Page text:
References and further reading: This article is written from an excerpt of My Anxiety Notebook Part I. Sara Denning is a clinical psychologist and mental health counselor in New York City. For more information go to MyAnxietyNotebook.com, Saradenning.com or adaptivebehavioraltherapy.com. Cognitive flexibility, Dennis Charney Mt Sinai Hospital NYC., Stress Hormones Bruce McEwen Rockefeller Univ. NYC,. , Chronic Stress and Fatigue Medial Prefrontal cortex, Delaney.
Using Your Experience of Anxiety to Reduce Future Symptoms
Overview: As you are experiencing stress at lower levels (see Stress scale) you can use current symptoms to create behavioral change. Understanding the original confusion behind your stress response is a key to creating better resilience for future stress of the same type. Bettina is struggling with her job because she is overworked. When she can stop and look for the cause she realizes that she actually volunteers to do more than her share. Her old identity is the “helpful child” to her overworked parents.
Self-investigation functions as an educational path for change of the stress response in a pivotal moment. This moment is created by catching anxiety in action. When Bettina is at the office tomorrow she has to catch her response to help. When she does this she understands a second response; she is afraid that they won’t think she is valuable.
The mechanisms for neurological plasticity seem to be the action of the brain in response to an experience. In this case choose the largest most dramatic reaction to stress you had in the past month to examine. Pay attention to the small signals as well as the very obvious larger behaviors which you experience.
Adaptive structural plasticity is the growth of neurons generated in the hippocampus. These are sensitive to experience as they participate in two functions; learning and modulation of the stress response. In Adaptive Behavioral therapy clients are educated on their own anxiety history in view of developmental adaptation to environment including interpersonal behavioral cues and memories. A stress scale is developed along with an identity and role review. Each client uses their own anxiety both historic and current to discover behavioral cues and triggers. Prevention of future high levels of anxiety may create resilience.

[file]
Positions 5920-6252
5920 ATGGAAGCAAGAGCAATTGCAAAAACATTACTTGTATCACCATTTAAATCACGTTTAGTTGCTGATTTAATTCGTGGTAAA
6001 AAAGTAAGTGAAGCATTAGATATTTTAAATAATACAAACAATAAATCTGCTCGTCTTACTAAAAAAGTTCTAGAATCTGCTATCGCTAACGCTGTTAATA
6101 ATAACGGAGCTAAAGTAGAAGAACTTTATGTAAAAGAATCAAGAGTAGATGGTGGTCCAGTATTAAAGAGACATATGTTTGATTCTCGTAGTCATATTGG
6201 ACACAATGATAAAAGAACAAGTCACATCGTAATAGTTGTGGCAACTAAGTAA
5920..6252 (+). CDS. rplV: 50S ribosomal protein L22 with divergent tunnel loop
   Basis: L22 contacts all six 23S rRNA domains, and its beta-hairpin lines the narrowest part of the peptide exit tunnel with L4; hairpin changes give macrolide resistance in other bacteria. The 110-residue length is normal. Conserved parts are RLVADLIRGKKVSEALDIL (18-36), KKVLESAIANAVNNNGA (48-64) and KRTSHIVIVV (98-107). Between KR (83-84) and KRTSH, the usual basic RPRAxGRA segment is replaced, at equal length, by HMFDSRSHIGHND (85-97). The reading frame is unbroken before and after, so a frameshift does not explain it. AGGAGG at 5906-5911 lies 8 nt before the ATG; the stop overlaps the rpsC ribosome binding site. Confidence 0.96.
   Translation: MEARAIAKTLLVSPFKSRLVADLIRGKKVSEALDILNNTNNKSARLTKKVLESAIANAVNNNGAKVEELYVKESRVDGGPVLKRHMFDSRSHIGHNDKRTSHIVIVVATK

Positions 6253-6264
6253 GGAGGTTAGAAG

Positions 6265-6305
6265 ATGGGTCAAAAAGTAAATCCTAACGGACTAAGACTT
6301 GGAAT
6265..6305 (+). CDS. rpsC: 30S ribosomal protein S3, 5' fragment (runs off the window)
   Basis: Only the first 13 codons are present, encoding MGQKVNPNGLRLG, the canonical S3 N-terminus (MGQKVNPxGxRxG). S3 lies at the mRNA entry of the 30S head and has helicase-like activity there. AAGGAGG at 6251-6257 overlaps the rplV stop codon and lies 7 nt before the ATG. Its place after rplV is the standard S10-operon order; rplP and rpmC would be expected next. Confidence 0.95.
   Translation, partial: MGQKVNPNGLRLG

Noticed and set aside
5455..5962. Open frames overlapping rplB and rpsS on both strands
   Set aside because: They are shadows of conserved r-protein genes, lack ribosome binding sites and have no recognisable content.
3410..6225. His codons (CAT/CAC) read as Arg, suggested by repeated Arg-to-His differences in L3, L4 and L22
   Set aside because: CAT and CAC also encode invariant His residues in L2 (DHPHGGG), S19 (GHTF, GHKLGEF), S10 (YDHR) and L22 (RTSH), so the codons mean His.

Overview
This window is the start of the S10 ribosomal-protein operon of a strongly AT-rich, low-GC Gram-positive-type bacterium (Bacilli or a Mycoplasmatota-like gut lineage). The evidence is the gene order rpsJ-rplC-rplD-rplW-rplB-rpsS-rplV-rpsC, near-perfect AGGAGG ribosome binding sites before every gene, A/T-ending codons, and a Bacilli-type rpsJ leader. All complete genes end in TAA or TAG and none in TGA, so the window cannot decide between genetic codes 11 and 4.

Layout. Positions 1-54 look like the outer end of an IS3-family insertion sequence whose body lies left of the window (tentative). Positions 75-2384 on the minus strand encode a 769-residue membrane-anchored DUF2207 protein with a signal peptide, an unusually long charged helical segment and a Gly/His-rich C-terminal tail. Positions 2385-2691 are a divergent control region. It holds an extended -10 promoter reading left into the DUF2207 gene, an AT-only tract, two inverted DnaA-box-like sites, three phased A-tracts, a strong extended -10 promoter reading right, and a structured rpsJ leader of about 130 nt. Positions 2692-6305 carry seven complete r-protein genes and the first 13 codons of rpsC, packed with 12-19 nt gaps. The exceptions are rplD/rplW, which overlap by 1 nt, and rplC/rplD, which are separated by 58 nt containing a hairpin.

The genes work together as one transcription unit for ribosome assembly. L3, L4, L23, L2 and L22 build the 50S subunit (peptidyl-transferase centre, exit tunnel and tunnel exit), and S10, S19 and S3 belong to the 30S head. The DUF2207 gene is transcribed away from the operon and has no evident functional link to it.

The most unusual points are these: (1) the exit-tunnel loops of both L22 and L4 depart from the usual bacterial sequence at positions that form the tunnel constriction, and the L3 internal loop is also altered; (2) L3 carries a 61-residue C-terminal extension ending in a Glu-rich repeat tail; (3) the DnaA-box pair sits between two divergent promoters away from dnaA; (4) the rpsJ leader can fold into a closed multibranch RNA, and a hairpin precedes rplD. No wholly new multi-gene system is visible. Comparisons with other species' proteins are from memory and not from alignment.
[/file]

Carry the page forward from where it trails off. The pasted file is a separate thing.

Bettina had a similar and dramatic example with her boyfriend a few months ago when he was leaving for a trip back to India. She was busy helping him pack his clothes and “running around like a crazy woman”, when he asked her to stop. She broke down in tears with a feeling of uselessness and that he would not return. When he told he that she was worried for no reason she became angry and walked out. The key factor of adaptive behavioral therapy is the creation of a ‘Pivotal Moment’ a turning point in which the new awareness of the coping mechanism (known as the primed response) is in mind at the same time that the desire for a new outcome exists.
What she can do: Bettina needs to understand her confusion is coming from a previous experience. When she creates an investigation of the roles she has been in as a young girl she can see that she took on a lot of responsibility to maintain the attention and love of her very big family. Catch Anxiety symptoms in the lower end of the scale in the roles she is in throughout her week.
Resilience is created each time you undergo some stress. Like lifting weights you can train in the lower regions every day. Lifting the heavy (super stress) weight should be easier and hopefully less frequent.
Examples of the process: Below are some areas in which she can catch symptoms as they occur and use them to interrupt her behavior. Most of these originated when she was a teenager and have continued into her late twenties. With the interruption she can evaluate what to do with her feelings now as a grown woman.
Thoughts: Confused, I do and I don’t feel appreciated.
Sleep: too much/ little, avoiding sleep due to need to worry, reorganize thoughts.
Body: too much/little exercise, thinking she is unattractive.
Social: talking less to friends, going out only with her boyfriend, or withdrawal.
Emotions: Overwhelmed, scared, confused, depressed.
Behaviors: Take charge of everything, sexually, erratic, isolating, crying.
With this information Bettina can begin to interrupt the process of her stress reactions. To get a step closer to permanent change she needs to understand where and when these behavioral reactions became her style of coping or avoiding anxiety.
This article is written from an excerpt of My Anxiety Notebook Part I. Sara Denning is a clinical psychologist and mental health counselor in New York City. For more information go to MyAnxietyNotebook.com, SaraDenning.com or AdaptiveBehavioralTherapy.com.